Wireles Networking is a practical guide to planning and building low-cost telecommunications infrastructure. See the editorial for more information....


Before proceeding, you should already be familiar with Linux from a users perspective, and be capable of installing the Gnu/Linux distribution of your choice. A basic understanding of the command line interface (terminal) in Linux is also required.

You will need a computer with one or more wireless cards already installed, as well as a standard Ethernet interface. These examples use a specificcard and driver, but there are a number of different cards that should work equally well. Wireless cards based on the Atheros and Prism chipsets work particularly well. These examples are based on Ubuntu Linux version 5.10 (Breezy Badger), with a wireless card that is supported by the HostAP or MADWiFi drivers. For more information about these drivers, see hostap.epitest.fi and madwifi.org .

The following software is required to complete these installations. It should be provided in your Linux distribution:

  • Wireless Tools (iwconfig, iwlist commands)
  • iptables firewall
  • dnsmasq (caching DNS server and DHCP server)

The CPU power required depends on how much work needs to be done beyond simple routing and NAT. For many applications, a 133MHz 486 is perfectly capable of routing packets at wireless speeds. If you intend to use a lot of encryption (such as WEP or a VPN server), then you will need something faster. If you also want to run a caching server (such as Squid, see chapter three) then you will need a computer with plenty of fast disk space and RAM. A typical router that is only performing NAT will operate will with as little as 64MB of RAM and storage.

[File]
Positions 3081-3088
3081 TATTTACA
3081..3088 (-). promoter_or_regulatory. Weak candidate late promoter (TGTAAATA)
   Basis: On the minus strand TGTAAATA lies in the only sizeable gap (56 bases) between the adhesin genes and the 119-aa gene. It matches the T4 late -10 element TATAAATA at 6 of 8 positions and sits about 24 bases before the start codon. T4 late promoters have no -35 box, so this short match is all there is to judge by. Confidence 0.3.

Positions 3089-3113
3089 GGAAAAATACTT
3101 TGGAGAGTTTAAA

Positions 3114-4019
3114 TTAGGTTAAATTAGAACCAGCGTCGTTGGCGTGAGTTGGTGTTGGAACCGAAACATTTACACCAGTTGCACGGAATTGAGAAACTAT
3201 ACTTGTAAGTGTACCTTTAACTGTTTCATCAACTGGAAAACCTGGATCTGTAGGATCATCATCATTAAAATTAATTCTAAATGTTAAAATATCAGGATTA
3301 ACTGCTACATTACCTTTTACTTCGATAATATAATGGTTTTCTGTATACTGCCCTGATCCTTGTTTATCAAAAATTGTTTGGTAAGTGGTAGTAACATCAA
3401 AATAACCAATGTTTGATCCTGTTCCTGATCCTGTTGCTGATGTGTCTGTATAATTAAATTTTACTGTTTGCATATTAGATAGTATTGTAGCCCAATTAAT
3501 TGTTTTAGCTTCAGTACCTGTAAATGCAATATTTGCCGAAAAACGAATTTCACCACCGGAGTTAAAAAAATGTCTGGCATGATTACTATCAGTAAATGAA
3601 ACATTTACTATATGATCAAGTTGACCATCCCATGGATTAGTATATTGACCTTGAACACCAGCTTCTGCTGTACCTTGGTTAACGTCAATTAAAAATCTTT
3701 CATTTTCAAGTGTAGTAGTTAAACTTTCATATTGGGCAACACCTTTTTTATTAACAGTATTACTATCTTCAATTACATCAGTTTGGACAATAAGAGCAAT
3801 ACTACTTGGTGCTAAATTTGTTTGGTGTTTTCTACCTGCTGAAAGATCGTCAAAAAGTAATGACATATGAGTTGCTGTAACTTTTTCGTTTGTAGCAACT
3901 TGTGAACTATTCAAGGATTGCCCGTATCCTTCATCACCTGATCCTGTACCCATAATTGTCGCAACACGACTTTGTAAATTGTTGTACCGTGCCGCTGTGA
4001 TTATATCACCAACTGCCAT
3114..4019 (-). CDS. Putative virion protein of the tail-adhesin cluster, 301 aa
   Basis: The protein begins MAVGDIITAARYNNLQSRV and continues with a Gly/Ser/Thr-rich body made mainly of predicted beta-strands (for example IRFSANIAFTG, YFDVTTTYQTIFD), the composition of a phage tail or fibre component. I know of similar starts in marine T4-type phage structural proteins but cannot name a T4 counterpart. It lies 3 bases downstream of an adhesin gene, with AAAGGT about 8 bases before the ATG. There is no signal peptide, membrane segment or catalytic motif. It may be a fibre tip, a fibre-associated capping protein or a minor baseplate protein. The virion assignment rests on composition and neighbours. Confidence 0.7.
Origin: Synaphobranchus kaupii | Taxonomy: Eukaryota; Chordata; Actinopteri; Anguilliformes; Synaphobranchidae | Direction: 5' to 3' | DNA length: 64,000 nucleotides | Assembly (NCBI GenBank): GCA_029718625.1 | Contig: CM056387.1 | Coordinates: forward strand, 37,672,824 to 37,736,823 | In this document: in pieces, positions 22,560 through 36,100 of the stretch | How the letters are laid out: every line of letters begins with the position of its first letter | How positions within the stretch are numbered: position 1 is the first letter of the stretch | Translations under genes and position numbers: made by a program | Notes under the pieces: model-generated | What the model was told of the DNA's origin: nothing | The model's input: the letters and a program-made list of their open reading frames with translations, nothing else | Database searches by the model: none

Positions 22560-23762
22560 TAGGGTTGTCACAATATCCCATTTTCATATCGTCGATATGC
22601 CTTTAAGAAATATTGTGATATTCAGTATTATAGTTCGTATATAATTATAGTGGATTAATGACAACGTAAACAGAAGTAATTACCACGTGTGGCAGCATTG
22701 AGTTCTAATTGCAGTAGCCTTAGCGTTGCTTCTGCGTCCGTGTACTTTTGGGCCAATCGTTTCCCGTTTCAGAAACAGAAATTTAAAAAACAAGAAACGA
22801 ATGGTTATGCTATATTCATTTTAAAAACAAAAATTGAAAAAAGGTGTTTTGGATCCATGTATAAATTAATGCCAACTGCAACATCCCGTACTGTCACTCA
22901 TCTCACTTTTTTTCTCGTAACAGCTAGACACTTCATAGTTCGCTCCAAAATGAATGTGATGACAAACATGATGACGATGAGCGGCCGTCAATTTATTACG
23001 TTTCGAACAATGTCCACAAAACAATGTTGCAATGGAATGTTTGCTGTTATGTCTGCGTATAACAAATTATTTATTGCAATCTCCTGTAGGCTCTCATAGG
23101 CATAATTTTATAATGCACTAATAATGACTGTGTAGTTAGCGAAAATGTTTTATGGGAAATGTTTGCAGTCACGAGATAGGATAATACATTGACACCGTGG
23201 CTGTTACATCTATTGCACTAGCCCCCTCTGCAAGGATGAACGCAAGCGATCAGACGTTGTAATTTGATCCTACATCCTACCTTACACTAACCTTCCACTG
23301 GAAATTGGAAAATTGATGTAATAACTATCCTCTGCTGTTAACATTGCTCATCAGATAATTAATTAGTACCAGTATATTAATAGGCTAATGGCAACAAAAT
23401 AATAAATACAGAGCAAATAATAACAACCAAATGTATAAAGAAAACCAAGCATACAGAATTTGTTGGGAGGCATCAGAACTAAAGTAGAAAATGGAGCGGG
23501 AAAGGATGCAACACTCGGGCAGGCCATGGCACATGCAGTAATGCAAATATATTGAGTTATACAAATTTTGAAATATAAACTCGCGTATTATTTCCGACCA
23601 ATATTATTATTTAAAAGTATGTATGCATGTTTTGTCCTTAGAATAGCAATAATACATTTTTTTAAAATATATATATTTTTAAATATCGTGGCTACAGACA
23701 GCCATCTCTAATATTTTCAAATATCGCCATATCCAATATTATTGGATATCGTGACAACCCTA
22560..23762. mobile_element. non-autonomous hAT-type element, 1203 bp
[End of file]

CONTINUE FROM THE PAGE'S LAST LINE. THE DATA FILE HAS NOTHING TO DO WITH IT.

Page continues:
When building a machine that is intended to be part of your network infrastructure, keep in mind that hard drives have a limited lifespan compared to most other components. You can often use solid state storage, such as a flash disk, in place of a hard drive. This could be a USB flash drive (assuming your PC will boot from USB), or a Compact Flash card using a CF to IDE adapter. These adapters are quite inexpensive, and will make a CF card appear act like standard IDE hard drive. They can be used in any PC that supports IDE hard drives. Since they have no moving parts, they will operate for many years through a much wider range of temperatures than a hard disk will tolerate.

Last Update: 2007-01-18